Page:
Suppression of expression at HSU drives me insane. The school has the most convoluted First Amendment policy. You can't thumbtack a flier to a bulletin board without first getting it stamped at the University Center. You can't chalk on the sidewalk without getting a permit. You can't give a speech using a bullhorn without a permit and only at lunchtime and only on the university quad. The restrictions make me want to thumbtack onto a bulletin board an unpermitted notice that I will scream out obscenities into a bullhorn in front of the Art Building at 3 p.m. as I stand on a chalk drawing of a snake-like penis.

Last week I walked across the pedestrian bridge that connects HSU to G Street in Arcata. Someone had spray-painted these words on the paved walkway: "Expression is Freedom." The person who painted those words risked jail time and a $1,000 fine.

Dahlgren worked on her art piece for months before she felt it was good enough for public display. After its removal she told the Lumberjack: "I was upset because of the fact that I could put so much time and energy into it and someone could be like, ‘I don't like it' and take it down. Art is made for people to talk about issues. To silence it is like silencing a minority. No one's going to see it and talk about it so why make it in the first place?"

Tess, you are wrong. To silence art is to silence us all. 

Marcy Burstiner is an assistant professor of journalism and mass communication at Humboldt State.She congratulates her current and former students on the Lumberjack newspaper. Last month it took second place for general excellence at the California Newspaper Publishers Association Better Newspapers Contest and Third Place for Best All-Around Non-Daily Student Newspaper at the Society of Professional Journalists Mark of Excellence multi-state competition.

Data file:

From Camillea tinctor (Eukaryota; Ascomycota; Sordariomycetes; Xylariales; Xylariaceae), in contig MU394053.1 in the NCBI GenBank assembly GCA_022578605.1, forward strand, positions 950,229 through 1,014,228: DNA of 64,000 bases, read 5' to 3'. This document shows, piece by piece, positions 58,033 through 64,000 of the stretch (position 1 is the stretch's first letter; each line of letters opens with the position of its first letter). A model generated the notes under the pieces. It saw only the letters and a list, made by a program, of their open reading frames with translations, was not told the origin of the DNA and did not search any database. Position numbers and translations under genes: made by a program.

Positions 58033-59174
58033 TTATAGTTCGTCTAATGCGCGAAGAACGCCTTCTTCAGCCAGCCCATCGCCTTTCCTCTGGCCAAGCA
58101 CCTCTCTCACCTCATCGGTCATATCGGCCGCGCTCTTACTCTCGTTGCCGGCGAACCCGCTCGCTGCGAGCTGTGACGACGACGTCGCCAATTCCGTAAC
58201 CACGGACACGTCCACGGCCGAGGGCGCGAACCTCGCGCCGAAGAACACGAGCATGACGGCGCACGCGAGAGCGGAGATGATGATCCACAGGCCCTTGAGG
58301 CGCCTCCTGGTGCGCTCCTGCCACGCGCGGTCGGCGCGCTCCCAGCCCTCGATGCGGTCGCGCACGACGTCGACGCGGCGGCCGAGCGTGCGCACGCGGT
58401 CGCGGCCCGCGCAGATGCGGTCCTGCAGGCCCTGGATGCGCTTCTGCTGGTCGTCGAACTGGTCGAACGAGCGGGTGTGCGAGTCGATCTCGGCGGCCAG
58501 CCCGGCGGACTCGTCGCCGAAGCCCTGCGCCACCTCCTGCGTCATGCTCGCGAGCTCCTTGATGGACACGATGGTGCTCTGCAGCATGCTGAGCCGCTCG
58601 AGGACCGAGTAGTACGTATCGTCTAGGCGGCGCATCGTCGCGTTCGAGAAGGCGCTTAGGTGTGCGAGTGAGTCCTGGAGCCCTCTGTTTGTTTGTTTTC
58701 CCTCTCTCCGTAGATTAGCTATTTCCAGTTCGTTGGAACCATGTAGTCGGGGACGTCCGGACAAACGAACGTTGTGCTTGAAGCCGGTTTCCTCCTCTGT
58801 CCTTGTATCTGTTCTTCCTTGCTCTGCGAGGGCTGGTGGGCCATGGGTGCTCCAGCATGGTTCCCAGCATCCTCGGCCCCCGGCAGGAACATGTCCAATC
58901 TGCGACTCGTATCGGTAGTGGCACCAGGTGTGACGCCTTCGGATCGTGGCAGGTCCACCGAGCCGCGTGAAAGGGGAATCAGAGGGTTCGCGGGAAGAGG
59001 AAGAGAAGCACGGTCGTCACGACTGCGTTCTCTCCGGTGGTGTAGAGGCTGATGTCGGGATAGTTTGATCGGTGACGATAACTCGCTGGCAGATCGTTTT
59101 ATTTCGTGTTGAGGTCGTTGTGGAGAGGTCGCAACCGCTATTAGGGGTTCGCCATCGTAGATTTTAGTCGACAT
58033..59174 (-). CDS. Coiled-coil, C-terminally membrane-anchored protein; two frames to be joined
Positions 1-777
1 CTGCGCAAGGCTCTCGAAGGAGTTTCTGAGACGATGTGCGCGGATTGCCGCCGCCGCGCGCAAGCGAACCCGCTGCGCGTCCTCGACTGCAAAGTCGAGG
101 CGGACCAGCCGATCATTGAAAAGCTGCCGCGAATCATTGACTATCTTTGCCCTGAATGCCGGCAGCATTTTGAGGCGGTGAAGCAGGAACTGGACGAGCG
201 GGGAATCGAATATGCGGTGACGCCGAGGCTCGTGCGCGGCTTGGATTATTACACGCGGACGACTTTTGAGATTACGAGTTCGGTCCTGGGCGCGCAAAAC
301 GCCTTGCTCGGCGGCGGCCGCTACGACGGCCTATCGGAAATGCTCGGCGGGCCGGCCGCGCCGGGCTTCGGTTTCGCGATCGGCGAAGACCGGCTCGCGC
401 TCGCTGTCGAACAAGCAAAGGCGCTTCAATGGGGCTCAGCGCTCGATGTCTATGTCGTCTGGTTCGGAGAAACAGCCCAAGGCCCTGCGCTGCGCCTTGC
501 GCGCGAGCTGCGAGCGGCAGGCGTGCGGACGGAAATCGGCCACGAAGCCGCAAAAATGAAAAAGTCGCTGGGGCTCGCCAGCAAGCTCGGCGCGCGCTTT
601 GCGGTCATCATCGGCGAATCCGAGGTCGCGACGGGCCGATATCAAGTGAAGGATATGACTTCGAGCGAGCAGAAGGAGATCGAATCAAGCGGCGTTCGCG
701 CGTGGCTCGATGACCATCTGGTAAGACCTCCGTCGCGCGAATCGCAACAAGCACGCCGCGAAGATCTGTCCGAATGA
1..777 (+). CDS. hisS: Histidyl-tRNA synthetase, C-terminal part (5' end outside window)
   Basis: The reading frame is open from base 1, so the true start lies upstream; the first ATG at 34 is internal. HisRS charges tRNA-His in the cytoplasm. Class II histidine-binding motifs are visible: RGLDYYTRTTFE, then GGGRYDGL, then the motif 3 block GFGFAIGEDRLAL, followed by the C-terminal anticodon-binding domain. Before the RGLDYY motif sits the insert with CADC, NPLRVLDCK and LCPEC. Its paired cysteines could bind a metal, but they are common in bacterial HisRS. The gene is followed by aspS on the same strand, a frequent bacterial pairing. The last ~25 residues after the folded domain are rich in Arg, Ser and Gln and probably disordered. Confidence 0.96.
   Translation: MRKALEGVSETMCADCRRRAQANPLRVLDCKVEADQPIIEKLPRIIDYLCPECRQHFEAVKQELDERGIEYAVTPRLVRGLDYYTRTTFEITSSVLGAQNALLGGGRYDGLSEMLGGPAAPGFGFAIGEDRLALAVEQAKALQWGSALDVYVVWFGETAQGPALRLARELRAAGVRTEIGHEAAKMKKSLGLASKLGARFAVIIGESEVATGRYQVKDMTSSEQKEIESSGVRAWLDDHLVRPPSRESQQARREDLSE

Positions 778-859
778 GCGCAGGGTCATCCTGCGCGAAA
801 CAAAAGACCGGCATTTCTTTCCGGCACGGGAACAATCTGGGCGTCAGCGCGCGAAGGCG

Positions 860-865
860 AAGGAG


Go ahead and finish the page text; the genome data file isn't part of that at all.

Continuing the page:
Comments (17)

Showing 1-17 of 17

In the spirit of supporting our art students and the First Amendment of the US Constitution, HSU First Street Gallery will proudly display Tess Dahlgren's sculpture through May 15th. Come and decide for yourself. Jack Bentley Director, HSU First Street Gallery

Posted by Jack Bentley on 05/05/2011 at 3:42 PM

Well done daughter! The more you study the piece you see the quality of it. Years ago I created Rock posters for Kalaiedoscope in Hollywood...and they caused comment but not like your piece.

Posted by Dick Dahlgren on 05/05/2011 at 9:09 PM

Humboldt U. a place of free expression… As long as you stay away from any thing to do with Christianity or Republicans

Posted by trueman on 05/06/2011 at 8:30 AM

Tess' organic sculpture absolutely belongs in Humboldt State's greenhouse -- how appropriate for a work of art that seeks to connect us to our planet. Fertility sculptures of women have been common art forms for centuries. Tess' creative take on this genre pleases, startles and provokes discussion, exactly what art should do. Kudos to HSU First Street Gallery for displaying the work.

Posted by Jim Slocum on 05/06/2011 at 12:45 PM

Looks like the penis has gangrene.

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Posted by Grump on 05/07/2011 at 9:54 AM

so passe, blase, make it a Muslim penis and see how tough you are

Posted by richard on 05/07/2011 at 11:52 AM

The Biology Department Chair is the "building coordinator" who had the piece removed. I saw the sculpture tonight at First Street Gallery, I found it lovely and thought provoking, Congratulations to Tess for creating such a life affirming work, and apologizes for such a ridiculous decision by a biologist who just doesn't get it.

Posted by Terry on 05/07/2011 at 11:27 PM

Sounds like a bitter artist was just trying to upset some folks by making the tackiest, brightest thing they possibly could and placing it in the company of a world-class collection of plants. In a word, "trite."

Posted by mitch on 05/08/2011 at 12:18 AM

Does the chairman of the biology department/building coordinator have a name? Who is this cretin?

Posted by franko on 05/08/2011 at 11:05 PM